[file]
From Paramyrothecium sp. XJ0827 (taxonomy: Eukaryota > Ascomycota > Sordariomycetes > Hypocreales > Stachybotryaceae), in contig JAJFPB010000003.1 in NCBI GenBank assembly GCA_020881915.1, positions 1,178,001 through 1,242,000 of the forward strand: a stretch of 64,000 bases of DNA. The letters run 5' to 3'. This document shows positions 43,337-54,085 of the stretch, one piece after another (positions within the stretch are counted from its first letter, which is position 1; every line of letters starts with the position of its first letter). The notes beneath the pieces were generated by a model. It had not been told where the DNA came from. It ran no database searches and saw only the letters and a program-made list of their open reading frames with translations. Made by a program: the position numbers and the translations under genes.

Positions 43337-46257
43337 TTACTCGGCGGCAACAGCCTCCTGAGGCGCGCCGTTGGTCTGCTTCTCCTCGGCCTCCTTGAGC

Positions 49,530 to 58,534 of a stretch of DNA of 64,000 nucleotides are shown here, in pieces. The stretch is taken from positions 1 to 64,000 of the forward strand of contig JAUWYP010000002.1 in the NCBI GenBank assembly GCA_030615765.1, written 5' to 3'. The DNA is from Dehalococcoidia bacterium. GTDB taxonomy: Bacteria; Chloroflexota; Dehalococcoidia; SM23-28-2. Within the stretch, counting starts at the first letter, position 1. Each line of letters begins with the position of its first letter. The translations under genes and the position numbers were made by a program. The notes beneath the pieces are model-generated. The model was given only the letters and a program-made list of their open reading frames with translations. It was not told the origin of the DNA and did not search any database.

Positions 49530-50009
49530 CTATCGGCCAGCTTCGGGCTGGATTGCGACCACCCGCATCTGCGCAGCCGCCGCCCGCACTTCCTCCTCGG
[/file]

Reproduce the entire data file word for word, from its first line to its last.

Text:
From Paramyrothecium sp. XJ0827 (taxonomy: Eukaryota > Ascomycota > Sordariomycetes > Hypocreales > Stachybotryaceae), in contig JAJFPB010000003.1 in NCBI GenBank assembly GCA_020881915.1, positions 1,178,001 through 1,242,000 of the forward strand: a stretch of 64,000 bases of DNA. The letters run 5' to 3'. This document shows positions 43,337-54,085 of the stretch, one piece after another (positions within the stretch are counted from its first letter, which is position 1; every line of letters starts with the position of its first letter). The notes beneath the pieces were generated by a model. It had not been told where the DNA came from. It ran no database searches and saw only the letters and a program-made list of their open reading frames with translations. Made by a program: the position numbers and the translations under genes.

Positions 43337-46257
43337 TTACTCGGCGGCAACAGCCTCCTGAGGCGCGCCGTTGGTCTGCTTCTCCTCGGCCTCCTTGAGC

Positions 49,530 to 58,534 of a stretch of DNA of 64,000 nucleotides are shown here, in pieces. The stretch is taken from positions 1 to 64,000 of the forward strand of contig JAUWYP010000002.1 in the NCBI GenBank assembly GCA_030615765.1, written 5' to 3'. The DNA is from Dehalococcoidia bacterium. GTDB taxonomy: Bacteria; Chloroflexota; Dehalococcoidia; SM23-28-2. Within the stretch, counting starts at the first letter, position 1. Each line of letters begins with the position of its first letter. The translations under genes and the position numbers were made by a program. The notes beneath the pieces are model-generated. The model was given only the letters and a program-made list of their open reading frames with translations. It was not told the origin of the DNA and did not search any database.

Positions 49530-50009
49530 CTATCGGCCAGCTTCGGGCTGGATTGCGACCACCCGCATCTGCGCAGCCGCCGCCCGCACTTCCTCCTCGG